P.S. The end loop is always a bit baggy. This is because it isn’t surrounded on both sides with another anchoring stitch. This is easily dealt with but it is really important to know that the loop hanging out in the wind like that is not your first stitch on the next row. When you turn your work, snug it up a little, knit the stitch and snug it up again. Not too tight! This will take care of that baggy stitch. A lot of people say slip the first stitch and yes that works but it creates a different edge than we want today. So please don’t slip the first stitch even if others tell you to do that.
The end is not the end, it is the beginning. You’ve just finished your first project in this course and are ready to move on to bigger and better! But you have to bind off first. You also have to bury the threads. Like everything else in knitting, there is more than one way to do something. There are bind offs that give you a nice stretchy edge and there are bind offs that give you a firm edge.
We aren’t going to cover the stretchy edge bind offs until we need them. Today we are going to only talk about the standard bind off that gives you a firm edge that matches the long tailed cast on. I’m going to describe it here but also give you a link to a video. When you see it in a pattern it will be written as BO for bind off. Sometimes the pattern will say Cast Off but never says CO for Cast Off because CO is Cast On. Usually the designer assumes you know to use a stretchy bind off if you used a stretchy cast on or a firm bind off for a firm cast on.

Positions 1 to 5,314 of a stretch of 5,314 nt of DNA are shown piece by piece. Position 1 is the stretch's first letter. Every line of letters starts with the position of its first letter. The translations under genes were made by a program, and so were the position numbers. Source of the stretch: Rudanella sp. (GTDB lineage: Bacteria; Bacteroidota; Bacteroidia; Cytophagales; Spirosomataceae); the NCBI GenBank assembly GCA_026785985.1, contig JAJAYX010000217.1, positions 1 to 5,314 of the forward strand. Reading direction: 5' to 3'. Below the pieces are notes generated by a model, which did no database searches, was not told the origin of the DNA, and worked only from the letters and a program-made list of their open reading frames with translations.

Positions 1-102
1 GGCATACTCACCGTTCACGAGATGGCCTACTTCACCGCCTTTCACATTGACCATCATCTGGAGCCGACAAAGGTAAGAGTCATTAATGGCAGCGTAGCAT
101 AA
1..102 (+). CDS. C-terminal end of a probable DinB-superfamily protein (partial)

Directions for a standard firm edge bind off: k2 (knit 2), slip the first stitch over the second stitch and drop it off the needle, k1, slip the first stitch over the new stitch and drop it off the needle. Continue in this manner until you only have 1 stitch remaining. Cut your yarn and thread it through the last loop and pull tight.
Kate’s notes about binding off –
It is very important that your bind off match your cast on in stretch-ability. This is especially critical in clothing. No one likes to wear something that has a really tight non-stretching cuff edge or neck edge. It also effects the appearance of your finished product in non-wearables. Take for an example, a dishcloth that is loose on the bind off edge and tight on the cast on edge. I find that a long tailed cast on matches the standard k2, pass the first stitch over bind off. I also pair the cable untwisted cast on with the k2, k2tog tbl cast off.